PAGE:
Anonymous Source at Paul Craig Roberts
Raiding the assets of low-income and poor Americans
Since writing "Obamacare: Devils in the Details" posted on this site on February 3, 2013, I have investigated in detail other aspects of the insurance industry's program to bring health care to Americans. In this article I explain estate recovery to which poorer Americans herded by Obamacare into Medicaid are subject. In violation of moral philosopher John Rawls' second principle of justice, some of the poorest Americans will pay the highest cost of health care as they, and they alone, are subject to having the family home and any other assets they might possess confiscated by the state in order to reimburse Obamacare for the cost of their medical expenses. The compassionate rhetoric aside, Obamacare makes the poor pay the most.
Under what was deceptively named the Affordable Care Act (ACA), commonly known as Obamacare, which is unaffordable for the patient in more ways than one, beginning January 1, 2014, citizens without health insurance must pay a tax penalty to the Internal Revenue Service (IRS). Qualified individuals and families with incomes between 138 and 400 percent of the Federal Poverty Level (FPL) can shop for commercial insurance policies at a Health Insurance Marketplace (an exchange) and may be eligible for a subsidy from the government to help pay for a plan. Those with incomes at or below 138 percent of the Federal Poverty Level will be tossed into Medicaid unless there are specific reasons why they would not be eligible.
The Federal Poverty Level incomes for different family sizes for 2014 established by the Department of Health and Human Services can be found here. To determine whether you will be put into Medicaid, find the Federal Poverty Level annual income that applies to your family size for 2014 from the HHS tables and multiply the amount by 1.38. If your annual income is not larger than this amount, into Medicaid you go. For example, to avoid being put into Medicaid by Obamacare, a single individual in the 48 states and D.C. needs an income that is more than 138 percent of $11,670 (more than $16,105). A family of four needs an income that is more than 138 percent of $23,850 (more than $32,913). Poverty level incomes in Alaska and Hawaii are higher due to the higher cost of living in those states.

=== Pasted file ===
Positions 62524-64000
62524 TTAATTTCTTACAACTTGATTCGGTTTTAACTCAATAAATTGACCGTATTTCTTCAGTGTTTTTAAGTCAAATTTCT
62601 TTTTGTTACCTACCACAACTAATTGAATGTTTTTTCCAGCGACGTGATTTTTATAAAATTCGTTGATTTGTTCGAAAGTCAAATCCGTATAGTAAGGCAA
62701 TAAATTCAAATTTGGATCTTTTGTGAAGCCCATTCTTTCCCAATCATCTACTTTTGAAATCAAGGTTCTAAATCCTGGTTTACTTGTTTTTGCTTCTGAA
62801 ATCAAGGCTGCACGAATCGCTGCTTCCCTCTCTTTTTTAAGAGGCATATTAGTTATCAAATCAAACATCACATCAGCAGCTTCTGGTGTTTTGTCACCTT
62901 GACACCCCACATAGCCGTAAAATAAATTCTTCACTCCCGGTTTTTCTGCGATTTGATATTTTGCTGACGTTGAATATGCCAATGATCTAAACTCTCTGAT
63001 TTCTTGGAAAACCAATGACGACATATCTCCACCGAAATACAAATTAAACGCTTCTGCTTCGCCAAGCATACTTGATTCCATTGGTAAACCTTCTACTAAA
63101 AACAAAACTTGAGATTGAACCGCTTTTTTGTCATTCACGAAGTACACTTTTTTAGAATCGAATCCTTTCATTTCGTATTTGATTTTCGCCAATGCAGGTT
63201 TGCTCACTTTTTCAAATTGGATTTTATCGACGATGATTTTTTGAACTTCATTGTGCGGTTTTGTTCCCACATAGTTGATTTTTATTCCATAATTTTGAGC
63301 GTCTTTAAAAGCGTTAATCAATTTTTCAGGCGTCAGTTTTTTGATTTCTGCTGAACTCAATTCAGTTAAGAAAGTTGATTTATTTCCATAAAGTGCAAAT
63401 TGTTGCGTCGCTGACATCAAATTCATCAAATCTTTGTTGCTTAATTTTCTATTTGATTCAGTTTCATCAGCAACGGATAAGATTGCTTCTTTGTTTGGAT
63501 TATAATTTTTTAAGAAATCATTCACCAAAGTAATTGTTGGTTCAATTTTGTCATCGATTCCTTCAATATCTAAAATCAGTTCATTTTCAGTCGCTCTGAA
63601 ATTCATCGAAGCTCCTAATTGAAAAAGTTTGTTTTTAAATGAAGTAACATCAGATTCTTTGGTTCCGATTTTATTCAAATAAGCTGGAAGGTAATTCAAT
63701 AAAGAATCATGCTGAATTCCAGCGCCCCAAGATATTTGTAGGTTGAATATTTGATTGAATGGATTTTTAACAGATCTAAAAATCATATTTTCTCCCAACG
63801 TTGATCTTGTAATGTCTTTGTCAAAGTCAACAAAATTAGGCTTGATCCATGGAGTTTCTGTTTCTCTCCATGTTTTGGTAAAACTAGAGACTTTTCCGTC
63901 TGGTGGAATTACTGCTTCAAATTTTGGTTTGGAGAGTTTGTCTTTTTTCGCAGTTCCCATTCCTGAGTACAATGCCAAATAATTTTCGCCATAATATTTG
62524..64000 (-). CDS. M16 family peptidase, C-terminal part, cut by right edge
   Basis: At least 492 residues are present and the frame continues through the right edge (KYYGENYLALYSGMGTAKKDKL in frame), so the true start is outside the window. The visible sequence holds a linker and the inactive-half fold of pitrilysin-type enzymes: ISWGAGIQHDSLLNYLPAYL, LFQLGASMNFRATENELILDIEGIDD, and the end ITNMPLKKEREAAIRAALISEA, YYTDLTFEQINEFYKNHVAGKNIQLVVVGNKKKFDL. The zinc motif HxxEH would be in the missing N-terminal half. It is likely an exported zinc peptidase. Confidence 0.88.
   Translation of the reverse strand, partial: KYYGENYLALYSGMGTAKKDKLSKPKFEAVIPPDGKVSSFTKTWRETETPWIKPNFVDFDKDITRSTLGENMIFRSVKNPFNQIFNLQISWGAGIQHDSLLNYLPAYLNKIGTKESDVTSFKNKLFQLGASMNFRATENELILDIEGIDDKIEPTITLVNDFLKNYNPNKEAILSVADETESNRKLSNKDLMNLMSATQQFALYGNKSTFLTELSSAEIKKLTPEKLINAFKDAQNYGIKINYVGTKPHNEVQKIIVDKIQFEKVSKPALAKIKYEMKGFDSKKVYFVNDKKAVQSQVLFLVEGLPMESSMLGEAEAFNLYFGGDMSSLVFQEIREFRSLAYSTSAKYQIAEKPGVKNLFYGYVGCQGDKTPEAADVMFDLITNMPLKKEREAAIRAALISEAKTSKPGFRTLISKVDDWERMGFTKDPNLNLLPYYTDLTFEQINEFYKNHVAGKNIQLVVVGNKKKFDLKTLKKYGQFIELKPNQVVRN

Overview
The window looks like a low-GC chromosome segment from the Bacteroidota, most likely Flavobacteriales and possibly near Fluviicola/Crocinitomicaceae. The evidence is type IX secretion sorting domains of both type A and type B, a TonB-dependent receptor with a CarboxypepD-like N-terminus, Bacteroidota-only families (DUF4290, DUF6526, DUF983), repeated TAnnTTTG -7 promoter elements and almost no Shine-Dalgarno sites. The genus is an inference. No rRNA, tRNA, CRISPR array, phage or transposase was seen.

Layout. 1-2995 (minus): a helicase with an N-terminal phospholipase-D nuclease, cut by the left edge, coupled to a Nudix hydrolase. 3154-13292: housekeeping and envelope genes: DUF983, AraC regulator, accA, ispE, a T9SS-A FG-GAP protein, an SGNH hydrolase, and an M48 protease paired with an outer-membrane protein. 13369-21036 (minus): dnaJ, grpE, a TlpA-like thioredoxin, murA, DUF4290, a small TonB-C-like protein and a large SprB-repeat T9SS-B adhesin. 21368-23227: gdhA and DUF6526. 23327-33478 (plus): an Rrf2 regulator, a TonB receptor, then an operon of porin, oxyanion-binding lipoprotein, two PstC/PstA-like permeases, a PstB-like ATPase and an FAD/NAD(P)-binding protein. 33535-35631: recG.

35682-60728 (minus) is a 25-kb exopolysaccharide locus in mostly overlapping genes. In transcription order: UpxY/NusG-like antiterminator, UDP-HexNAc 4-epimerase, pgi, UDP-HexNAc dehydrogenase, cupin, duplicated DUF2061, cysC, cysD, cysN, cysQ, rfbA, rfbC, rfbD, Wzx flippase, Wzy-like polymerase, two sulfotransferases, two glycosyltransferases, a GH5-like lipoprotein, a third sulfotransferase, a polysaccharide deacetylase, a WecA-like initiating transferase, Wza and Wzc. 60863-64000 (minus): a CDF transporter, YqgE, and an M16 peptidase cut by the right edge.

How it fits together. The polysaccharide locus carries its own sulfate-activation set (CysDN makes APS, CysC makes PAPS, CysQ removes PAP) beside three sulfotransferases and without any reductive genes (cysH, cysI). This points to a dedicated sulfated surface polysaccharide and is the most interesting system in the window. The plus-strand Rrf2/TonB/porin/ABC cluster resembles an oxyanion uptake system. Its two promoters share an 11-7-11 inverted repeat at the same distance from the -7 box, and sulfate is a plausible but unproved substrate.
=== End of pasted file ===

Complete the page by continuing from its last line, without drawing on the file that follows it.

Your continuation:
You won't find estate recovery in the ACA. It's in the Omnibus Reconciliation Act of 1993 (OBRA 1993) -- a federal statute which applies to Medicaid, and, if you are enrolled in Medicaid, it will apply to you.
OBRA 1993 requires all states that receive Medicaid funding to seek recovery from the estates of deceased Medicaid patients for medical services received in a nursing home or other long-term care institution, home- and community-based services and related hospital and prescription drug services regardless of age. It also allows, at state option, recovery for all services used in the Medicaid state plan at age 55 or older. At minimum, states must pursue recovery from the probate estate which includes property that passes to heirs under state probate law, but states can expand the definition of estate to allow recovery from property that bypasses probate. This means states can use procedures for direct recovery from bank accounts and other funds. The state keeps a running tally, and even if you have a will, your heirs are chopped liver. Estate recovery can be exempted or deferred in certain situations after your death, but the regulations for this are limited and complicated with multitudes of conditions.